Flying cheap

AK Sachdev | Updated on August 08, 2021

AK Sachdev, retired group captain

Low cost: More than four-fifths of India’s airline seats are already low fare   -  The Hindu/KARUNAKARAN M

India hardly has any ‘low-cost’ airline, there are only ‘low-fare’ ones

The term ‘low-cost carrier’ marches on in India largely due to its import from outside when the second wave of liberalisation spawned several airlines between 2003 and 2007. The terms are more appropriate to the model in the US and Europe where the cost of running is kept low with regulatory, infrastructure and subsidy measures. In India there is really no ‘low-cost’ airline; the term ‘low-fare’ is more appropriate as no airline gets anything at a cost lower than its compatriot airlines. The comparatively low fares are engineered by internal mechanisms, often bordering infractions of air safety regulations. Since 2015, it has been done through progressive unbundling of air fares, the latest tranche being announced just a few days ago by way of preferential seats, meals, use of airport lounges, check-in baggage, transport of sports and musical equipment being made chargeable.

This latest regulation has the potential to make the basic fare more affordable and provides passengers with more options they can deprive themselves of to garner lower fares. It is difficult to imagine any other unbundling possibility except, as humorously suggested by a WhatsApp forward, charging a fee for use of onboard toilets! It is a bit confusing thus to hear of the term ‘ultra low-cost carrier’ being used for an upcoming airline — Akasa, to be promoted by Rakesh Jhunjhunwala, said to be India’s 48th richest man.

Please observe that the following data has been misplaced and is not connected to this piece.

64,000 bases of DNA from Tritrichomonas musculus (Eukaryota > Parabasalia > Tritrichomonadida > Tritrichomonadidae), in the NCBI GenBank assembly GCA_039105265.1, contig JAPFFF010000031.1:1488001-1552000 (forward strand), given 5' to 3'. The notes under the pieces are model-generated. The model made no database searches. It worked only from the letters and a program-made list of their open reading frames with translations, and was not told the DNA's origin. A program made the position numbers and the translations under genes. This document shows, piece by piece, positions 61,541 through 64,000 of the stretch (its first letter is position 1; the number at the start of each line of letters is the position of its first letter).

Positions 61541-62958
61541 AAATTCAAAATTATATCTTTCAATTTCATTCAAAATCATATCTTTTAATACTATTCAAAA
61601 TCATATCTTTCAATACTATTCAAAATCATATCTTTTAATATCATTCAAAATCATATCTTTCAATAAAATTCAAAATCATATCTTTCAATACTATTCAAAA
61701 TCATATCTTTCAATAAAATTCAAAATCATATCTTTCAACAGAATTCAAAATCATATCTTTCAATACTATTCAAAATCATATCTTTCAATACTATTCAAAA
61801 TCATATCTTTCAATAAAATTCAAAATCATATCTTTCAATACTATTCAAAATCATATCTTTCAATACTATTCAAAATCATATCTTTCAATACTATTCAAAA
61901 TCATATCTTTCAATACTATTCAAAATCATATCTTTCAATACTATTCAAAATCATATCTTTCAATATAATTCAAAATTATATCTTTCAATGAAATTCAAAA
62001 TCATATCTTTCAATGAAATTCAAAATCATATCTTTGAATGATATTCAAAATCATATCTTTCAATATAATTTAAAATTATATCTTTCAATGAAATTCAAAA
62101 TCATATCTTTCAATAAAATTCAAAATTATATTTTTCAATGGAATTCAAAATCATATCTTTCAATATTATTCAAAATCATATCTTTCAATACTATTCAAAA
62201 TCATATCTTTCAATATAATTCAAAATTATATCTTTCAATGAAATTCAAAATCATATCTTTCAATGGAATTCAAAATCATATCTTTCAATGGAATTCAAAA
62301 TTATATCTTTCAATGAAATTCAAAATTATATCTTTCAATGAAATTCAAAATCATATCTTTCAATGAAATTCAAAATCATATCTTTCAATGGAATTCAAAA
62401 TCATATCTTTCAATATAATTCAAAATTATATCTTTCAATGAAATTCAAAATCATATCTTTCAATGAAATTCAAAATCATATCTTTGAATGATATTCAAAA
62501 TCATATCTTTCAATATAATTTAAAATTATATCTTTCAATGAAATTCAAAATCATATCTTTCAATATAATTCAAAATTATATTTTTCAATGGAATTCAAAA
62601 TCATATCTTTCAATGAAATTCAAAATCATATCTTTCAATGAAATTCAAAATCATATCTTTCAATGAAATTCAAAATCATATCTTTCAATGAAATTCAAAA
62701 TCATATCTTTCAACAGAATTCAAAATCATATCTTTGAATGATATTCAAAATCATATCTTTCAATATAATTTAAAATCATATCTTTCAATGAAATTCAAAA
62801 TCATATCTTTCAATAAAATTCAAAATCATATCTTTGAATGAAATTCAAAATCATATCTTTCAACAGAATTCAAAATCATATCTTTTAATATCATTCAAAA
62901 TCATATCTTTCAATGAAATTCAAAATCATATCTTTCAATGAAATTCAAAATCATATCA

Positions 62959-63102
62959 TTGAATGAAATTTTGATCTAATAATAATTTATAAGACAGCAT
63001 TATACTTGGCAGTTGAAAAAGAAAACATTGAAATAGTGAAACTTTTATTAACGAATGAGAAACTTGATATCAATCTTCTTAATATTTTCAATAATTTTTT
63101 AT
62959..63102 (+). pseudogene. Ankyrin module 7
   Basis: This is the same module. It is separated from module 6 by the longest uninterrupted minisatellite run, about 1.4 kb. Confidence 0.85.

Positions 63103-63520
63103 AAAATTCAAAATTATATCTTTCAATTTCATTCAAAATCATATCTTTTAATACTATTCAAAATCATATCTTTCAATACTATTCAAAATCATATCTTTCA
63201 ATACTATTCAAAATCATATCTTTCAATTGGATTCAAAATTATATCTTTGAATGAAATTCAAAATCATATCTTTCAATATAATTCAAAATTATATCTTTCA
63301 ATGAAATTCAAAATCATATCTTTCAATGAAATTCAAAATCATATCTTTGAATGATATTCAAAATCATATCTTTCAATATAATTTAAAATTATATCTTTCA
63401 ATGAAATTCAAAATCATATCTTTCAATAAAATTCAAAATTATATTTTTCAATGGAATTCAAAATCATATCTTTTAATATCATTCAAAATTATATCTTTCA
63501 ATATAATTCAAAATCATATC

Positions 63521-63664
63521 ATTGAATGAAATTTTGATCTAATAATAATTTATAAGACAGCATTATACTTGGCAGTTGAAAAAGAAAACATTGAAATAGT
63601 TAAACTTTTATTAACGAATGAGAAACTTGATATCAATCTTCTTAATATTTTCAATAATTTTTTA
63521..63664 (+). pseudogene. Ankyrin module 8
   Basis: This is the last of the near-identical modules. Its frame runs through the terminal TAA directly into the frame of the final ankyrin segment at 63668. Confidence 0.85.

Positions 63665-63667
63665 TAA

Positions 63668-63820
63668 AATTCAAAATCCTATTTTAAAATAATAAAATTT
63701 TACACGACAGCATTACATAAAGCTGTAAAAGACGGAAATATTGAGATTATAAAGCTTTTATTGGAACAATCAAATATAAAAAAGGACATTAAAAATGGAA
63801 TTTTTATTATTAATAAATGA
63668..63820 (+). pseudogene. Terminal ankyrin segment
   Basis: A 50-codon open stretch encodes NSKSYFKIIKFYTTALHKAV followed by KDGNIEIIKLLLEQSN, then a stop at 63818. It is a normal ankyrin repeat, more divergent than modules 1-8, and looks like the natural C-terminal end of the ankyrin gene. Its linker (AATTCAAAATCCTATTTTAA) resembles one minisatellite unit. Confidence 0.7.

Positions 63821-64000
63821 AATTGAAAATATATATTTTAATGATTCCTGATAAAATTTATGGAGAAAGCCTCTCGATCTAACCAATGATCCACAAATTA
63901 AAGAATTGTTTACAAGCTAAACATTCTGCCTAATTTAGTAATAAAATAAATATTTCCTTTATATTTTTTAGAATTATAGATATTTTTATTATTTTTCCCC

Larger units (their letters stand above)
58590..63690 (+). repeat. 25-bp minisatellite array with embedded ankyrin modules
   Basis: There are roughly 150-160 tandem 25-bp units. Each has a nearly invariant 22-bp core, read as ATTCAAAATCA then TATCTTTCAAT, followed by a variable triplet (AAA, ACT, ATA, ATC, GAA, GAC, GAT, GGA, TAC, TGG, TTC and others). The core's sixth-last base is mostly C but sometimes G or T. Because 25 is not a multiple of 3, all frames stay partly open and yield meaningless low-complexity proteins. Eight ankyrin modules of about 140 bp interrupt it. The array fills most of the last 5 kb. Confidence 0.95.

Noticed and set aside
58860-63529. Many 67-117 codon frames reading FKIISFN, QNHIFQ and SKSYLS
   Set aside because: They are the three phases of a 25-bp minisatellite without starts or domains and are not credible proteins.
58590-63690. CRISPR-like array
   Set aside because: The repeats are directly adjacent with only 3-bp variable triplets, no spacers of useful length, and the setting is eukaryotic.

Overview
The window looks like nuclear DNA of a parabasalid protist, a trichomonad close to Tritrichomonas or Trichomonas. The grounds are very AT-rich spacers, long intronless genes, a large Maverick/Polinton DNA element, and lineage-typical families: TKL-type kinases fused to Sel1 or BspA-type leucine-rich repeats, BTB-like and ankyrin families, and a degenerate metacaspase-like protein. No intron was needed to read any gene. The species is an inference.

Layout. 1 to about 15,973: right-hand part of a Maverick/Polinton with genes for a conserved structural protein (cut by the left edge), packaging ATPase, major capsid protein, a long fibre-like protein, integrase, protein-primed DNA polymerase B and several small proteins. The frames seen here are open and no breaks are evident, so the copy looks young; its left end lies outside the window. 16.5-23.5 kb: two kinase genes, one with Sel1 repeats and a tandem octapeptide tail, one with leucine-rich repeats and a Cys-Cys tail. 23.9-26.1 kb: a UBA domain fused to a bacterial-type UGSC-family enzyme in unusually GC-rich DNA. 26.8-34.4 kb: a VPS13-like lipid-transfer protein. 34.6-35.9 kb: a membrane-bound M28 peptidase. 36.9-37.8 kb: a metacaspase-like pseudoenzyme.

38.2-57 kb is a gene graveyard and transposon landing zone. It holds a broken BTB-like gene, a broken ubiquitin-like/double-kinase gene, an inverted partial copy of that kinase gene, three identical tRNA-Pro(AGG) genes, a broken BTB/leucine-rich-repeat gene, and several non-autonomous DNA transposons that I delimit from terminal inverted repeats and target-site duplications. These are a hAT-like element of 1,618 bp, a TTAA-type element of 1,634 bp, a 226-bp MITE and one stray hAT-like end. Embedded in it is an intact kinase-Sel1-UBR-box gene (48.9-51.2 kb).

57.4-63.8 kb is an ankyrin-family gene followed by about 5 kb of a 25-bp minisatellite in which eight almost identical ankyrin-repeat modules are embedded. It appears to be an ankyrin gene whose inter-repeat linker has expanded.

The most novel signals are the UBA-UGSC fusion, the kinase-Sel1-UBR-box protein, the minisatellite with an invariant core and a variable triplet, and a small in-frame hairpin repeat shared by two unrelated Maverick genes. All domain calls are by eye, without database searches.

More than four-fifths of India’s airline seats are already low fare, having grown steadily since Air Deccan’s advent (2003), and applying worrisome pressure on full service carriers causing them to shrink in proportion to low-fare ones. Two waves of Covid-19 (and an impending third one) have put immense pressure on full scale carriers with the low-fare model holding out substantial benefits over the former. Thus, it makes good business sense to enter into the low-fare market. However, the timing would have to be right and it would not be wise to start an airline now as there are several imponderable and unpredictable factors related to Covid-19. In the past, Jhunjhunwala has made all his money by investing right and surely understands that correct timing is critical to harvesting bountiful returns on investment. His decision to cap his investment into the fledgling airline to only ₹260 crore (USD 35 million) is wise; his Midas touch should do the rest for him.

AK Sachdev retired group captain, and former COO of an airline

Published on August 08, 2021

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